Jeremy Corbyn has been accused of an “absolutely monstrous” attempt to deflect blame for the Manchester attack from the bomber who killed 22 people.
The Labour leader restarted his party’s campaign after a pause following the atrocity with a speech linking UK foreign policy in Afghanistan, Iraq and Libya to the threat from terrorism.
Mr Corbyn reiterated his belief that the so-called “War on Terror” had failed, and pledged he would only send British troops into harm’s way if they could “secure an outcome that delivers lasting peace”.
He was rounded on by opponents who suggested Mr Corbyn was politicising a tragedy and blaming the UK for terrorist attacks on its soil.
Acknowledging that his comments would be controversial, the Labour leader called on critics to raise the tone of debate following the tragedy in Manchester, and warned them not to question his patriotism.
And, in a BBC interview with Andrew Neil last night, Mr Corbyn said airstrikes in support of Libyan rebels in 2011 had created a “huge ungoverned space” that was the source of the “awful extremism” behind Monday’s attack.
He said: “If we are to have a secure future, we’ve got to look at ungoverned spaces around the world and the consequences of our wars of intervention. This is not just me; as I said it’s MI5, it’s the foreign affairs select committee, it’s a number of other people.”
The comments drew an angry reaction from Conservative figures, led by Prime Minister Theresa May and armed forces minister Ben Wallace, who condemned them as “crassly timed”.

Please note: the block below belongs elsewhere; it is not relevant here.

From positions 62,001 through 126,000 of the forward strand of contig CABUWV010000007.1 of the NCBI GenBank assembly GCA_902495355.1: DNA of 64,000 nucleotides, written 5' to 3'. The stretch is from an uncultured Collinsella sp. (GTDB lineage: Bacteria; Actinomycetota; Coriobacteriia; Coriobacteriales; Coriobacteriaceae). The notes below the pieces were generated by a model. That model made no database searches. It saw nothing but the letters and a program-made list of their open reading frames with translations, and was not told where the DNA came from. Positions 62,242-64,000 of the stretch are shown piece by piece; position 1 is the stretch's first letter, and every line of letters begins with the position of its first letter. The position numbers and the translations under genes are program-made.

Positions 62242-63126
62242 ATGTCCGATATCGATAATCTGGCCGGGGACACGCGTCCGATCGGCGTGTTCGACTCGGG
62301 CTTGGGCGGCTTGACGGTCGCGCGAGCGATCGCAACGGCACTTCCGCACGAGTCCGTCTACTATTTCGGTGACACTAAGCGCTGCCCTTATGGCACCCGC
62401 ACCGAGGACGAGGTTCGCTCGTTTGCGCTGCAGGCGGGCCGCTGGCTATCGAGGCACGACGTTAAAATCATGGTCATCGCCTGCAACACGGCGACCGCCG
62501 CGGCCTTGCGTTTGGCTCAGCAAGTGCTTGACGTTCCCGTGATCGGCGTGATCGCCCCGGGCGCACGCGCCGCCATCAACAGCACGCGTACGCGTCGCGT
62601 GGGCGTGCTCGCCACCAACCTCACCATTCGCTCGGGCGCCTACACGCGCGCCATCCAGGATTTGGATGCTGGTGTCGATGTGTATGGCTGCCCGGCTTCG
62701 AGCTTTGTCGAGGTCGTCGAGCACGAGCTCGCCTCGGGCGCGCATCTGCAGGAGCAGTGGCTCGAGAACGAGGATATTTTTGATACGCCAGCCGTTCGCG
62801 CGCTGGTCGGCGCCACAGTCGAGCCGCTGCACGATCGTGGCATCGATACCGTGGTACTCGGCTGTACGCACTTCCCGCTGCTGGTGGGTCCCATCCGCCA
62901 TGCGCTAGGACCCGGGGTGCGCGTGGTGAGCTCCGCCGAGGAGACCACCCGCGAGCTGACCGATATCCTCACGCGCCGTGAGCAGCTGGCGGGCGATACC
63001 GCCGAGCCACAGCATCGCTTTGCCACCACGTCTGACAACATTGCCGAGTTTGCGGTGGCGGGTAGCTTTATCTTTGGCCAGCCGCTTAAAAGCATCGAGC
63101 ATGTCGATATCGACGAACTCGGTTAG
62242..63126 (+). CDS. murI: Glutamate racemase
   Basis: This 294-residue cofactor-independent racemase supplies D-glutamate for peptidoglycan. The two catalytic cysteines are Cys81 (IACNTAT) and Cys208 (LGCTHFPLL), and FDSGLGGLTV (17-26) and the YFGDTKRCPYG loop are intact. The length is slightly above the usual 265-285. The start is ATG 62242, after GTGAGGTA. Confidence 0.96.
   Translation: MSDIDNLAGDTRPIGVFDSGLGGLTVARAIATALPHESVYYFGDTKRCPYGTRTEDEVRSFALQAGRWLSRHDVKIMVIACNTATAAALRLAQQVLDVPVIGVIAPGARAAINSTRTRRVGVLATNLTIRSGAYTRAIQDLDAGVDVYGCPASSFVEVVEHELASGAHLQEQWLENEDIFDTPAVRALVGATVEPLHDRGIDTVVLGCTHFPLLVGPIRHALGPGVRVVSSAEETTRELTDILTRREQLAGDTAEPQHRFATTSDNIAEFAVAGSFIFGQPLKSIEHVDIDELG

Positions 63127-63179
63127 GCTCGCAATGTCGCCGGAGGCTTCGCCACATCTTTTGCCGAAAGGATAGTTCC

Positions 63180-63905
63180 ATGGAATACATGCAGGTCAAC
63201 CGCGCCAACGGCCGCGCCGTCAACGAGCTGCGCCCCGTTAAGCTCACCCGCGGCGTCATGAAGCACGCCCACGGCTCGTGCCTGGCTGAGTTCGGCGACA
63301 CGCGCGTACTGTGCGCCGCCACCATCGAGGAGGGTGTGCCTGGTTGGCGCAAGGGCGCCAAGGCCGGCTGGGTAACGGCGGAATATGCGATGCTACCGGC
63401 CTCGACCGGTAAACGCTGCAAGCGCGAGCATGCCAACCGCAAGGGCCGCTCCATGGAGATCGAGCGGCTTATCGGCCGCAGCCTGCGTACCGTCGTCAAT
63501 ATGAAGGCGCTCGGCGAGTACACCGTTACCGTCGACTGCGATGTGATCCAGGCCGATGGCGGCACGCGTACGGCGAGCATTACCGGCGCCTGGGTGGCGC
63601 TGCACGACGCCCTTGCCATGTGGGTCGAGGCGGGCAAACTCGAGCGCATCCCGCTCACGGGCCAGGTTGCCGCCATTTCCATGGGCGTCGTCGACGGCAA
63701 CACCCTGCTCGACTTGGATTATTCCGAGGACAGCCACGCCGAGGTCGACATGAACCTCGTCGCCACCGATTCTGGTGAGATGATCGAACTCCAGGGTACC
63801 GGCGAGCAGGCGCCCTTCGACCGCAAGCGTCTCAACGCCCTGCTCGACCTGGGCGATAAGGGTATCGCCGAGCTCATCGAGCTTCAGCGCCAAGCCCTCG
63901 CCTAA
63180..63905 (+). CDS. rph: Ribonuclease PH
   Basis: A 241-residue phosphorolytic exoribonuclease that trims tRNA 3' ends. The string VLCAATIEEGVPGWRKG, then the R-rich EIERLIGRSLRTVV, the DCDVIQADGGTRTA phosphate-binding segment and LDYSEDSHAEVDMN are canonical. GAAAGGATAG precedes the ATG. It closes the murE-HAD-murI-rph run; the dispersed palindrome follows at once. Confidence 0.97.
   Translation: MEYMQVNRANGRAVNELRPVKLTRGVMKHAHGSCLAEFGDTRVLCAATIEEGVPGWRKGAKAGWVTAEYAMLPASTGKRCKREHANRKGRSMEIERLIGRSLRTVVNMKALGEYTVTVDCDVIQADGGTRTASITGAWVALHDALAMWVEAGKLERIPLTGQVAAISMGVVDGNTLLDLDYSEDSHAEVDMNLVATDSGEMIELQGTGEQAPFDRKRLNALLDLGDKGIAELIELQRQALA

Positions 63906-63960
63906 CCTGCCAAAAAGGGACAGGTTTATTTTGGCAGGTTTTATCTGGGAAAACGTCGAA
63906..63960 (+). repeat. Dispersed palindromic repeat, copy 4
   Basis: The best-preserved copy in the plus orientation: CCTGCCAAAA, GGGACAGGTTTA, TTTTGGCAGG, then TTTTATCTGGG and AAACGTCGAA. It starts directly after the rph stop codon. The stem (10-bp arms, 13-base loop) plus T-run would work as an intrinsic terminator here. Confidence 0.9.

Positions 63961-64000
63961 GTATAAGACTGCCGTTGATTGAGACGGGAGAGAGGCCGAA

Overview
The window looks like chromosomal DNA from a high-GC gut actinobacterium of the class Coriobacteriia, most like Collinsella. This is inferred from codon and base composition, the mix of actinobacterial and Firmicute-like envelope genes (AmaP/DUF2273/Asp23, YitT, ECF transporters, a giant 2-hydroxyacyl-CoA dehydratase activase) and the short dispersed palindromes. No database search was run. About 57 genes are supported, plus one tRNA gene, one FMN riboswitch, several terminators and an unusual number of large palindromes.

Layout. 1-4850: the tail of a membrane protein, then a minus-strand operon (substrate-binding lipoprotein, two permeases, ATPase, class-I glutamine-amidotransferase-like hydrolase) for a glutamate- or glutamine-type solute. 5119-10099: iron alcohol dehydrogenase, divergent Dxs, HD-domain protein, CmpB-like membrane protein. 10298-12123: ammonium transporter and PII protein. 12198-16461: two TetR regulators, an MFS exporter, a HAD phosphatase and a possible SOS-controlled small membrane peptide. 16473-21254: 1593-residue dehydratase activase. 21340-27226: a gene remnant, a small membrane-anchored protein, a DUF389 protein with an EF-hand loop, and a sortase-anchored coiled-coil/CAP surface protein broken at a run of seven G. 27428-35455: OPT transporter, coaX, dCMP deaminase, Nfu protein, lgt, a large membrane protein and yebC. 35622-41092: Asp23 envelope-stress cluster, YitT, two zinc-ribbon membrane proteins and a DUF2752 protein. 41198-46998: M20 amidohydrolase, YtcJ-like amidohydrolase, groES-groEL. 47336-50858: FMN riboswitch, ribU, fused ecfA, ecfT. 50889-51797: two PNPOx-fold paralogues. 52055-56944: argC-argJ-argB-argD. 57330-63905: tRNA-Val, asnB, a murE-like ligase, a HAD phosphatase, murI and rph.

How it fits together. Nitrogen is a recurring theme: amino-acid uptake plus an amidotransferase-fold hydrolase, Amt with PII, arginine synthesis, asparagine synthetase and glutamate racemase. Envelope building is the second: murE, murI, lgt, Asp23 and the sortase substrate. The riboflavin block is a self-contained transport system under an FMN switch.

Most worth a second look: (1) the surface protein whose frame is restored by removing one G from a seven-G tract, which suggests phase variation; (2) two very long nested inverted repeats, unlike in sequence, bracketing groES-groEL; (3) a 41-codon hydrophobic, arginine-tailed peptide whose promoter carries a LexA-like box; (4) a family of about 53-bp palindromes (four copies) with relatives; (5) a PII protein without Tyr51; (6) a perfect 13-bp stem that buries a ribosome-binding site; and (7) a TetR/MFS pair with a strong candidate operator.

Mrs May, who yesterday attended a summit of the Group of Seven countries in Sicily, slammed Mr Corbyn’s position when she was asked about it at a news conference.
Mrs May said that, while she was at the summit rallying support for the fight against terrorism, “Jeremy Corbyn has said that terror attacks in Britain are our own fault, and he has said that just a few days after one of the worst terror attacks” in the country’s history.
“There can never, ever, be an excuse for terrorism,” she said, adding that “the choice people face at the general election has become starker”.
Some observers have interpreted Mr Corbyn’s speech as a bid to win back the many Labour supporters who turned away from the party in the aftermath of then prime minister Tony Blair’s decision to join the US-led invasion of Iraq in 2003.
Home Secretary Amber Rudd said it was “outrageous to suggest that there is any link, any justification, for the events that took place in Manchester with the UK’s foreign policy”, while Defence Secretary Michael Fallon claimed Mr Corbyn was “too quick to make excuses for the actions of our enemies and too willing to oppose the measures and people that keep us safe”.
Mr Corbyn said the UK had to be “honest about what threatens our security”.
He said: “Those causes certainly cannot be reduced to foreign policy decisions alone. Over the past 15 years or so, a sub-culture of often suicidal violence has developed among a tiny minority of mainly young men, falsely drawing authority from Islamic beliefs and often nurtured in a prison system in urgent need of resources and reform.
“And no rationale based on the actions of any government can remotely excuse, or even adequately explain, outrages like this week’s massacre.